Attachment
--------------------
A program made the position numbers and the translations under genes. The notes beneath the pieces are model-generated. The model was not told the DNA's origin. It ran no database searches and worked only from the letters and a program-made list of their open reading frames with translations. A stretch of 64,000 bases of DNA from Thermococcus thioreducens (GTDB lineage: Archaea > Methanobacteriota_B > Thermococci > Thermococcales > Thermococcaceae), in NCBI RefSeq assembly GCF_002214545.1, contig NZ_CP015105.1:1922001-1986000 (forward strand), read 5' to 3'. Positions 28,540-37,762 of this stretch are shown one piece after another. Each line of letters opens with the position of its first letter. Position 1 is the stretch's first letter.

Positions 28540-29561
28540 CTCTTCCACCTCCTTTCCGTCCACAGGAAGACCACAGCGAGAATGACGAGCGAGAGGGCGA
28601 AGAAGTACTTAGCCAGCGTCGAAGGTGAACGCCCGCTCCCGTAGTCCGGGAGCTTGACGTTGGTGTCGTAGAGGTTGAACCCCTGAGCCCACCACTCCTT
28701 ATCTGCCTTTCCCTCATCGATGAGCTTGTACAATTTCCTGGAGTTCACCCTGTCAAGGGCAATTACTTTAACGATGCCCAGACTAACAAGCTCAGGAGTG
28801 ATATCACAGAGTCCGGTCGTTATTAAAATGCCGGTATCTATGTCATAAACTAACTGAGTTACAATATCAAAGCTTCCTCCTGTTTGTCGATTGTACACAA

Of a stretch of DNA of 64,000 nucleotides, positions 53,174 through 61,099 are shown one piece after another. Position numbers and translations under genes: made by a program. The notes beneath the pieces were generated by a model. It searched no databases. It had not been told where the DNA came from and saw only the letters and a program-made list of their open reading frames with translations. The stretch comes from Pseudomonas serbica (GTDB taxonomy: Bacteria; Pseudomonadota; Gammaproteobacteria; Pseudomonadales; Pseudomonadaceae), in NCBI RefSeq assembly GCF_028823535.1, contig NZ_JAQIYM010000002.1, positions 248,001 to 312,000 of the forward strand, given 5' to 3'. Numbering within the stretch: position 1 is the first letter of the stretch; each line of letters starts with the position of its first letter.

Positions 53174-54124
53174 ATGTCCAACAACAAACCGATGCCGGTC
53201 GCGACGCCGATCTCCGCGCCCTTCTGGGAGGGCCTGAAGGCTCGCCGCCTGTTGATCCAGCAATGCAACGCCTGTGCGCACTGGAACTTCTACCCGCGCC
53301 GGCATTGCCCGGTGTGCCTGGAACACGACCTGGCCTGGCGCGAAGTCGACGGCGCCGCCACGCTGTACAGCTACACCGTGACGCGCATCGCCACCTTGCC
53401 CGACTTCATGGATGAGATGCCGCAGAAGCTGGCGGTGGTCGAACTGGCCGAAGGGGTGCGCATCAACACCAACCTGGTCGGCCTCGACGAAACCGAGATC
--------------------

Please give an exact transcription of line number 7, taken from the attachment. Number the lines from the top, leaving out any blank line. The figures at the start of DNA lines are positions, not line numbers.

Of a stretch of DNA of 64,000 nucleotides, positions 53,174 through 61,099 are shown one piece after another. Position numbers and translations under genes: made by a program. The notes beneath the pieces were generated by a model. It searched no databases. It had not been told where the DNA came from and saw only the letters and a program-made list of their open reading frames with translations. The stretch comes from Pseudomonas serbica (GTDB taxonomy: Bacteria; Pseudomonadota; Gammaproteobacteria; Pseudomonadales; Pseudomonadaceae), in NCBI RefSeq assembly GCF_028823535.1, contig NZ_JAQIYM010000002.1, positions 248,001 to 312,000 of the forward strand, given 5' to 3'. Numbering within the stretch: position 1 is the first letter of the stretch; each line of letters starts with the position of its first letter.